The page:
Iowa hired a cybersecurity firm to do penetration testing, then arrested its workers

Cal Jeffrey

TS Evangelist
Staff member

In one of its tests back in September, two Coalfire employees found a door at the Dallas County Courthouse wide open. They entered the building and intentionally set off an alarm to test law enforcement response, which was part of the job. As per the company’s policy, the security workers waited for the police to show up to show them their paperwork proving they were hired to check the security of the building.

Initially, the first deputies on the scene checked their documentation and said they were “good to go.” However, the local sheriff arrived within minutes and arrested them. The employees were charged with third-degree felony burglary and possession of burglary tools. They spent the night in jail, and Coalfire posted their excessive $100,000 bail the next day.

The company and its workers expected the state to drop the charges quickly since it had a contract to do pen testing at the courthouse, but it has boiled in to what appears to be a dispute between jurisdictional officials.

"Failing to de-escalate the issue and bring in State/County politics, Sheriff Leonard communicated in an email 'that this building belonged to the taxpayers of Dallas County and the State had no authority to authorize a break-in.'"

According to Coalfire, the incident was caused by the state not being on the same page as Coalfire in the scope of the contract, and the local sheriff not being clued-in on the job.

“Coalfire and State Court Administration believed they were in agreement regarding the physical security assessments for the locations included in the scope of work,” said the firm in a press release back in September. “Yet, recent events have shown that Coalfire and State Court Administration had different interpretations of the scope of the agreement.”

At the time, Coalfire was confident that it could work out the misunderstanding by coming together with officials to discuss the confidential details of the contract. However, the charges were only reduced to criminal trespassing instead.

In a statement, Coalfire CEO Tom McAndrew said, “The ongoing situation in Iowa is completely ridiculous, and I hope that the citizens of Iowa continue to push for justice and common sense. Today, we found out that charges against [our] employees at the center of the Dallas County Courthouse incident … have been reduced from felony accusations of Burglary in the third-degree and possession of burglary tools to criminal trespass.”

“I do not consider this a “win” for our employees, and Coalfire will continue to support and aggressively pursue all avenues to ensure that all charges are dropped and their criminal records are purged of any wrongdoing,” McAndrew added.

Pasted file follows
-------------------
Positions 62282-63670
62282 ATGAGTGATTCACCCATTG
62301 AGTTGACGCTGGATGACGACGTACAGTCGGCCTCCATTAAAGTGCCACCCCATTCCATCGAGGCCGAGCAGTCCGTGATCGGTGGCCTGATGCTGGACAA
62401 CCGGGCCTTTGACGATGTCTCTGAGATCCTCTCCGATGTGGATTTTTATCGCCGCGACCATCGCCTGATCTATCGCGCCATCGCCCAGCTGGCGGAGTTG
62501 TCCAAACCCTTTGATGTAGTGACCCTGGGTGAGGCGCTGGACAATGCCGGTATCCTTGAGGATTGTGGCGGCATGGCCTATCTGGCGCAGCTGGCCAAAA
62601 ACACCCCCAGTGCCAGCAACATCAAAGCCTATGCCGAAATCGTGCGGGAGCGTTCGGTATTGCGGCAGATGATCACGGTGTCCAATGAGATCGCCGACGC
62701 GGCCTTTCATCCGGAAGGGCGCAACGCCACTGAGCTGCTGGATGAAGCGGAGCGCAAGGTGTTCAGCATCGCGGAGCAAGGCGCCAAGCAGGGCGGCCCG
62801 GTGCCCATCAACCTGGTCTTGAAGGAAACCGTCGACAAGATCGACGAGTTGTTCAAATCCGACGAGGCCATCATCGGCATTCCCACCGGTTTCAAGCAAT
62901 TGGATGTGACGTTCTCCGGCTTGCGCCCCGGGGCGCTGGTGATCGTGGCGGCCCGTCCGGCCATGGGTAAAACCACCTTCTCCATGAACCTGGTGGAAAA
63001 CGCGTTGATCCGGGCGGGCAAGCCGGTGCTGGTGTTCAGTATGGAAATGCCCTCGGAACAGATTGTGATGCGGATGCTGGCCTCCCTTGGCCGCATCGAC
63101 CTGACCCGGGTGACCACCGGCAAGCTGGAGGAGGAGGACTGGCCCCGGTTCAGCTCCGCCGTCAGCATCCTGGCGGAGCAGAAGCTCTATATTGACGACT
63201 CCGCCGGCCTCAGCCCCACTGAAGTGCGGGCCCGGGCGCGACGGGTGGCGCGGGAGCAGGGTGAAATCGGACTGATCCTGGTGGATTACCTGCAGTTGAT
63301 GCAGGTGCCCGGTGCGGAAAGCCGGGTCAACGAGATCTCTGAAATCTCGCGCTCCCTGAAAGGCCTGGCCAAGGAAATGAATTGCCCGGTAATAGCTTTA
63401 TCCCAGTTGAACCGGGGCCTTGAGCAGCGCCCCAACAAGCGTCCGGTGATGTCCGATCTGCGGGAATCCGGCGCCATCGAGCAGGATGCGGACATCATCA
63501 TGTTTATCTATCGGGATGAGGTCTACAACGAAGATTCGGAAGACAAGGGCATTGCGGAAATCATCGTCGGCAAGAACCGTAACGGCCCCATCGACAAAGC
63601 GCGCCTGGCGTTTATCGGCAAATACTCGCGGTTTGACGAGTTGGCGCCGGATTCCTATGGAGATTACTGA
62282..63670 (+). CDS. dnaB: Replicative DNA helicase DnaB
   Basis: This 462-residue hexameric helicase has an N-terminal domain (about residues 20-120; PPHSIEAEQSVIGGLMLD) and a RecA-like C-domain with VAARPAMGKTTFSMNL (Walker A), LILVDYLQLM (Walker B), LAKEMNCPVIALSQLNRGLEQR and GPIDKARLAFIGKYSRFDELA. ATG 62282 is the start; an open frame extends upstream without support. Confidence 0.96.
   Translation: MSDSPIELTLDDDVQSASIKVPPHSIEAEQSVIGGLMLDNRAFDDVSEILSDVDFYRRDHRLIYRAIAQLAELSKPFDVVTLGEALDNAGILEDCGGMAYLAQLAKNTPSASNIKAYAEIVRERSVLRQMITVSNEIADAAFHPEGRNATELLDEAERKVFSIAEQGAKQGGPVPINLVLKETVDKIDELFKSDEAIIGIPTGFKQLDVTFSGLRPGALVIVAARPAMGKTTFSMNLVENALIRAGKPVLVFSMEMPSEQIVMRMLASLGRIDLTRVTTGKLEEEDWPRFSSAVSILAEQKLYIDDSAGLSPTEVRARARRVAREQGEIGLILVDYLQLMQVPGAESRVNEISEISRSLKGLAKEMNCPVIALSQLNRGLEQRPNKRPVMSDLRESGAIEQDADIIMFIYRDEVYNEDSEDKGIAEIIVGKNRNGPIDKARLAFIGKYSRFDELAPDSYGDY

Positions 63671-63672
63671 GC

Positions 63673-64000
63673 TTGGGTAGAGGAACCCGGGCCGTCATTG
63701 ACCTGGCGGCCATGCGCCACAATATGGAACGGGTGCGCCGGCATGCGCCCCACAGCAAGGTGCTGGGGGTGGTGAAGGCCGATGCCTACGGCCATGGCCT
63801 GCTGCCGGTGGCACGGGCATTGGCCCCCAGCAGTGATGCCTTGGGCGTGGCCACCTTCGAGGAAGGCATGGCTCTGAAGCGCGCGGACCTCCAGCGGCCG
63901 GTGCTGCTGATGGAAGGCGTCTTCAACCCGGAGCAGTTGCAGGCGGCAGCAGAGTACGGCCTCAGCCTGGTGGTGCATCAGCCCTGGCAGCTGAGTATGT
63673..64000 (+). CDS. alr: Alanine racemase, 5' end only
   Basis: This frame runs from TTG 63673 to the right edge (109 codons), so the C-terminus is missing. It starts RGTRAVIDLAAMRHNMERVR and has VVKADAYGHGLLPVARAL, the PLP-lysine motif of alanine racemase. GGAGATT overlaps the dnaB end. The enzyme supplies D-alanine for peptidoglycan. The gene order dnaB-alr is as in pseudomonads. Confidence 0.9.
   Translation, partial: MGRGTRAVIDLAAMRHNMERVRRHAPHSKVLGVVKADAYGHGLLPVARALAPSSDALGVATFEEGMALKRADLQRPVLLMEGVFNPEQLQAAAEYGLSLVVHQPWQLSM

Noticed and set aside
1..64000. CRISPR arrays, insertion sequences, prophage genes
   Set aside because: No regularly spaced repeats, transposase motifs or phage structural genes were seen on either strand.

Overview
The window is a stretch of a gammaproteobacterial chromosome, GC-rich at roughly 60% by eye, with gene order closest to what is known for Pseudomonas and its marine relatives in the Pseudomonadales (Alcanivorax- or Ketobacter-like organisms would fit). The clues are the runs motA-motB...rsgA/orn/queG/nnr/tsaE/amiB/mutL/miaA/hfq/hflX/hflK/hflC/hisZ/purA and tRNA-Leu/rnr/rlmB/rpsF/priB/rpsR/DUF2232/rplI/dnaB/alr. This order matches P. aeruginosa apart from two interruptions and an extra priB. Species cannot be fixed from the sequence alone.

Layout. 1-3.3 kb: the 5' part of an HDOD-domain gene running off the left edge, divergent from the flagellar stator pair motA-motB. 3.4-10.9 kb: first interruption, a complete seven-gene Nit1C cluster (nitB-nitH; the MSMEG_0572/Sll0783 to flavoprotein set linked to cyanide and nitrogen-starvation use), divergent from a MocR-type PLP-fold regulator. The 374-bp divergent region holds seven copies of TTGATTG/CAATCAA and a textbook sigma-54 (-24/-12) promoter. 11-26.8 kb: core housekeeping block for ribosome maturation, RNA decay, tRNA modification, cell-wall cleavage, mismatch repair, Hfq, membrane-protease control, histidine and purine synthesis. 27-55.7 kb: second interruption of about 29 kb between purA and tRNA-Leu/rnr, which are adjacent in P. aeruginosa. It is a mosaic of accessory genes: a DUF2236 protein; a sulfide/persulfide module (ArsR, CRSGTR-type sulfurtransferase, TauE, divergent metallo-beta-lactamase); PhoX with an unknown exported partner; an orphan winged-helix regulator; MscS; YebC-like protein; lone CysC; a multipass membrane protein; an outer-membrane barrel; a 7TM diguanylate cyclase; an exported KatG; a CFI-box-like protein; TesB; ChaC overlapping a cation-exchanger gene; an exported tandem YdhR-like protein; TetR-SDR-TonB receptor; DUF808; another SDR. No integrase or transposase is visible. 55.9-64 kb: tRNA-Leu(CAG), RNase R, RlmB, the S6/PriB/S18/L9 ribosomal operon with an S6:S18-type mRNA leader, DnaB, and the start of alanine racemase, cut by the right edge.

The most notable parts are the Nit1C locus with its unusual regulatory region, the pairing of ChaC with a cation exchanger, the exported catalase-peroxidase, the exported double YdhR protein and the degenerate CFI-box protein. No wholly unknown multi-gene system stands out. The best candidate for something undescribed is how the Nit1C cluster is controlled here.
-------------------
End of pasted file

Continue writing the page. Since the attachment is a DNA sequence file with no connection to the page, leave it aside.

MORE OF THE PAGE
"My hope is that the officials involved in this case will appropriately consider the context in which the actions of our employees were performed and the ongoing dispute between the state and the county related to governance of the court buildings."

The ramifications of this incident are far broader than just a beef between Coalfire and state officials. If the employees are not exonerated on all charges, it could have lasting effects on whether other security firms that do pen testing choose to take jobs with state and municipal authorities.

Hopefully, the issue will be settled without the need for further litigation. It would seem that the sheriff, in this case, made a bad call, and it probably would not hold up under a jury trial, but it should not go that far.

“Sheriff Leonard failed to exercise common sense and good judgement [sic] and turned this engagement into a political battle between the State and the County,” McAndrew said. “I spoke with the team immediately after their release and promised to do everything I could to get this resolved. I intend to keep my promise. The fact that this case is still ongoing is a failure of the criminal justice system in Iowa.”

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yRaz

Nigerian Prince
Lol. I hate to get political, but that's Iowa State education for ya!

But, in all seriousness, this is a failure of the state to communicate with local police and the country sheriff about testing. This will never hold up in court, especially since they had paperwork to show the authorities about the contract.

It was probably just an over zealous sheriff trying to flex his power.

"Here is what you're doing wrong"
"You're under arrest for our incompetence"
"Great, you just set precedence for making contract penetration testing illegal for, you know, asking us to show you how bad your security was"
 
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kapital98

TS Guru
Lol. I hate to get political, but that's Iowa State education for ya!

But, in all seriousness, this is a failure of the state to communicate with local police and the country sheriff about testing. This will never hold up in court, especially since they had paperwork to show the authorities about the contract.